Soot no longer underfoot
Glenwood Canyon highway repairs from a December tanker truck explosion are expected to be finished this month, and the bike path was reopened Thursday.
Cleanup and repair costs are expected to reach $150,000 to $200,000, said Bob Wilson, spokesman for the Colorado Department of Transportation.
CDOT filed a claim against Iowa Tank Lines, which contracted truck driver Joey Kemper to haul the tanker on a run from Denver to El Jebel.
Thus far, the company has paid about $48,000 directly to CDOT. But Iowa Tanklines is also directly paying a subcontractor for the majority of the cleanup, Wilson said.
“They’ve reimbursed us for all costs through March,” he said.
The explosion and fire damaged the roadway, some of its high-tech equipment and the bike path, and left a layer of soot that must be removed, Wilson said.
Wilson said crews replaced an electronic road-conditions sign, cleaned out drains on the highway, cleaned smoke and soot from the canyon walls and roadway, replaced cameras on the west side of the tunnels and replaced a damaged portion of CDOT’s fiber optic line.
A section of the bike path was also damaged in the explosion. A gate and a portion of railing was replaced, Wilson said, and the path was reopened Thursday.
CDOT also hired an environmental consulting firm, LMH Environmental, to assess potential damage to soil and the river. The company has found no problems so far, he said.
A good deal of soot still needs to be cleaned up around the accident site. If rains wash it into the soil, that could increase the cost to remove it, Wilson said.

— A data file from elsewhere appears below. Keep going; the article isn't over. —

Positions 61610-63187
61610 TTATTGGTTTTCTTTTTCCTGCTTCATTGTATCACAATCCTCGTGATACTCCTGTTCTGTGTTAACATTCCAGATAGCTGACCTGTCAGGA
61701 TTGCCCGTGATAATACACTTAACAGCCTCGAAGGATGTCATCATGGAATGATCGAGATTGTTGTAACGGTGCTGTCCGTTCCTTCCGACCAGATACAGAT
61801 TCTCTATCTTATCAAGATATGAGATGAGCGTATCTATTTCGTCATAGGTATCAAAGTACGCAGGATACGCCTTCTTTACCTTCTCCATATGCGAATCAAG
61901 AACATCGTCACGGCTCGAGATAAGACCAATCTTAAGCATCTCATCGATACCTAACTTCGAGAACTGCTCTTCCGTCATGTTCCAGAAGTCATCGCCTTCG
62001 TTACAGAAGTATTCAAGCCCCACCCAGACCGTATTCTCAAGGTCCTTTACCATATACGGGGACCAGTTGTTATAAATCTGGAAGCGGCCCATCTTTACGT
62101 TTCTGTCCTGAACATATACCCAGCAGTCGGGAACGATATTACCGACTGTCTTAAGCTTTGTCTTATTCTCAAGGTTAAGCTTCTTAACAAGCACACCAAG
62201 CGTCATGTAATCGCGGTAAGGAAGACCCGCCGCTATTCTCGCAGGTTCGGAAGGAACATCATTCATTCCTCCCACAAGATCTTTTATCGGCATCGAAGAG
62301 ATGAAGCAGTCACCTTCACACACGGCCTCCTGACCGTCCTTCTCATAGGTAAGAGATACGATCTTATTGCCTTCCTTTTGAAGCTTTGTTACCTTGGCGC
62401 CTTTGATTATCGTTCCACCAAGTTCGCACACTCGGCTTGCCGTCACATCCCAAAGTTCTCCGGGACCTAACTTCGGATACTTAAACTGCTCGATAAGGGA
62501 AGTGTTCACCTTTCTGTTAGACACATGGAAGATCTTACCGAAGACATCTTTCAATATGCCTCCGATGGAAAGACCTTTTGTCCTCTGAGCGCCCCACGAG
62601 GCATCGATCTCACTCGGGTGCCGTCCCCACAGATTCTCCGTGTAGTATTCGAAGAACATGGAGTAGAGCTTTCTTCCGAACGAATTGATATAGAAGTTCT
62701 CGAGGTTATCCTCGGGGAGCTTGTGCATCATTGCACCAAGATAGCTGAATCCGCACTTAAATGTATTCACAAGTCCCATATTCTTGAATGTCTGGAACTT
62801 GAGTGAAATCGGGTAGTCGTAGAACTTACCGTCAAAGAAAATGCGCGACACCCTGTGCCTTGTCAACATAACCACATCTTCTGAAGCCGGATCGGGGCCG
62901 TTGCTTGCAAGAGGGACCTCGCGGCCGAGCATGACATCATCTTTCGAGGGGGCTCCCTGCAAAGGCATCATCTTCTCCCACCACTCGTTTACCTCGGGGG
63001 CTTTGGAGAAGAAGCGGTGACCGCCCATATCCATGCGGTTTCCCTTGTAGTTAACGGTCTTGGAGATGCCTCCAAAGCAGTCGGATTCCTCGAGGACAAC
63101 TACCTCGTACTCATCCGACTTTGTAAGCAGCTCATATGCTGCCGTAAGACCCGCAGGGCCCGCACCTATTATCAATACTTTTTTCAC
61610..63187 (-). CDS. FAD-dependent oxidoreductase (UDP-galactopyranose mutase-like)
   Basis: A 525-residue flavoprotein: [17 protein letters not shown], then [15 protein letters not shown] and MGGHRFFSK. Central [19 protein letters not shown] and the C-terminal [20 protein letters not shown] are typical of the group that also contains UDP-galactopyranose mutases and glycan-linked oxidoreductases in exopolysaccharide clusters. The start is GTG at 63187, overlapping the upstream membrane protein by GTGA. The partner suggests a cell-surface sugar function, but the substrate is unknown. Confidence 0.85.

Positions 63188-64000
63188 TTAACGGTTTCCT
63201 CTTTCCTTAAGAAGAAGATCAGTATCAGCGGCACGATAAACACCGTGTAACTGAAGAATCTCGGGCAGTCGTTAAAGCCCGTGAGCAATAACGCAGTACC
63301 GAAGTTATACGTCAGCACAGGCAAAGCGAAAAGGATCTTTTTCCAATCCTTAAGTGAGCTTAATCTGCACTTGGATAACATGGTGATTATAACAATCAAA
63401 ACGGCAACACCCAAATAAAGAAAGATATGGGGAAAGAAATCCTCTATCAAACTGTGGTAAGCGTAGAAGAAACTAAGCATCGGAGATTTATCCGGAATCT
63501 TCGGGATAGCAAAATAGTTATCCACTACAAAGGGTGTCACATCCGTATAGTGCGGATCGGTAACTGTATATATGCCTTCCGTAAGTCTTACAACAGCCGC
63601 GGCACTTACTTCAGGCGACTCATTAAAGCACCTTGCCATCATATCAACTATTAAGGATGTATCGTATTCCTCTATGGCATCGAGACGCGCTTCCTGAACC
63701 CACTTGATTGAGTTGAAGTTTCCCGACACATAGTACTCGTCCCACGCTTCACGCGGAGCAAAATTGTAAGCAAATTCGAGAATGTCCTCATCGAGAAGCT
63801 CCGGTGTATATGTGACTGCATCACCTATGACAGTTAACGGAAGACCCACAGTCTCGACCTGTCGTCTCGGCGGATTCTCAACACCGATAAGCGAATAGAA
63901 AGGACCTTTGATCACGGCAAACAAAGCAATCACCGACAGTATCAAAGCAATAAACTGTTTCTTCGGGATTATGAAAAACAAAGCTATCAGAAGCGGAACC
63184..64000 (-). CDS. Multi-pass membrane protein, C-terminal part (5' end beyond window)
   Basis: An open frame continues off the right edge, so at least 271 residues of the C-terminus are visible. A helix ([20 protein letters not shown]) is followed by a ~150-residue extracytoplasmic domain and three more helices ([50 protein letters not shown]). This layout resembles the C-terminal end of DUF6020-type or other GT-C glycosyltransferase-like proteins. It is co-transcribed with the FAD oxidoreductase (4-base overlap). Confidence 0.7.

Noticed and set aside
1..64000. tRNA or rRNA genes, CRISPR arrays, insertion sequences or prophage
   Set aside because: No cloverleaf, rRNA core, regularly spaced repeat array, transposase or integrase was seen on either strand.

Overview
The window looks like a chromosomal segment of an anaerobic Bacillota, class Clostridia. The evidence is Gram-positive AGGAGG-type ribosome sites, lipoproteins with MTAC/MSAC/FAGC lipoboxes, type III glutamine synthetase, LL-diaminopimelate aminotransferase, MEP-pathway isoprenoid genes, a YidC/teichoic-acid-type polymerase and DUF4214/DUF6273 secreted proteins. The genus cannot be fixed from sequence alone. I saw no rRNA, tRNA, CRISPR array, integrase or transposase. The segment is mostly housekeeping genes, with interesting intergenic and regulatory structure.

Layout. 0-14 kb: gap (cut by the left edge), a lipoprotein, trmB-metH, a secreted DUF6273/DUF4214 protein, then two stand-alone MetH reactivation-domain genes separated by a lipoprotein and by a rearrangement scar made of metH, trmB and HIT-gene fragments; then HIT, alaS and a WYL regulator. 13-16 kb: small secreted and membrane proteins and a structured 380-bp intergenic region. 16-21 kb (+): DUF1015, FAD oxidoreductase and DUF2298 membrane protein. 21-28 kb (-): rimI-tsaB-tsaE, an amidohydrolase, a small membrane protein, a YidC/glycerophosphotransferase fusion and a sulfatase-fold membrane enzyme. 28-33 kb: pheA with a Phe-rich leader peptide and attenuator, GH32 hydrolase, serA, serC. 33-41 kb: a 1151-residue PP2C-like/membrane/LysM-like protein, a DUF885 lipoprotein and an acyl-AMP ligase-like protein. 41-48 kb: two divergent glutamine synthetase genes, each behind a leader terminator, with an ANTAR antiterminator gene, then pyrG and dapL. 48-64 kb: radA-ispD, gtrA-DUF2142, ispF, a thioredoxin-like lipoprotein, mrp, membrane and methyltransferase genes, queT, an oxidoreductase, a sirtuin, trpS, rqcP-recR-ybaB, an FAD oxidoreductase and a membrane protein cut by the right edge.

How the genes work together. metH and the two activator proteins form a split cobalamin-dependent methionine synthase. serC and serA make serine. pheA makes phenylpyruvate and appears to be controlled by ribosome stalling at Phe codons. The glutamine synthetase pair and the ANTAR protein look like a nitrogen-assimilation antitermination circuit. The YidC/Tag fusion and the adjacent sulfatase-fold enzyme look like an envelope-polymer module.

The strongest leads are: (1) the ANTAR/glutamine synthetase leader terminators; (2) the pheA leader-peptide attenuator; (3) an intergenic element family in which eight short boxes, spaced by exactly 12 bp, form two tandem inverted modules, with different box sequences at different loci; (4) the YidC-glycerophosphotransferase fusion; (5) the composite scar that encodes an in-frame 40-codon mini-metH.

While all of the gasoline was consumed by the explosion, the fire blackened the canyon walls and melted holes in the pavement. A lightpole was completely blackened and guardrails buckled from the heat.
Hours after the accident, gas vapor that had collected under the bridge just west of the tunnel continued to explode.
“Once the project is completed, we’ll have an engineering inspection just to make sure,” Wilson said.
The accident occurred at 2 a.m. on Dec. 7, 2001, when truck driver Joey Kemper roared out of the westbound Hanging Lake Tunnel driving a tanker loaded with 5,300 gallons of gasoline.
The semi rounded the icy curve and rolled onto the concrete barrier. The tanker exploded in a huge fireball. Kemper’s body was found 100 yards west of the truck.
The December crash was the fourth in a little more than two months for Iowa Tank Lines.
This first was on Oct. 4 near Mount Vernon Canyon west of Denver. An Iowa Tank Lines truck caught fire after running off the right side of the westbound lanes and crashing into the rock embankment.
The second accident occurred above Arapaho Basin ski area on Oct. 31. In that accident, the tanker lost more than a third of its 8,000 gallons of fuel. The operator was cited for careless driving.
The third accident took place on Nov. 9 when another Iowa Tank Lines truck went off the shoulder of Interstate 70 and forced the closure of the highway for 10 hours. The tanker spilled 8,000 gallons of gasoline into Clear Creek near Dumont. Again, the driver was cited for careless driving.
Rick George, safety director for Iowa Tank Lines, said the company has made some changes in its safety policies, but declined to elaborate.
“They seem to be successful,” George said. “Our business has increased in the state. We’re operating as safely as any fleet out there.”
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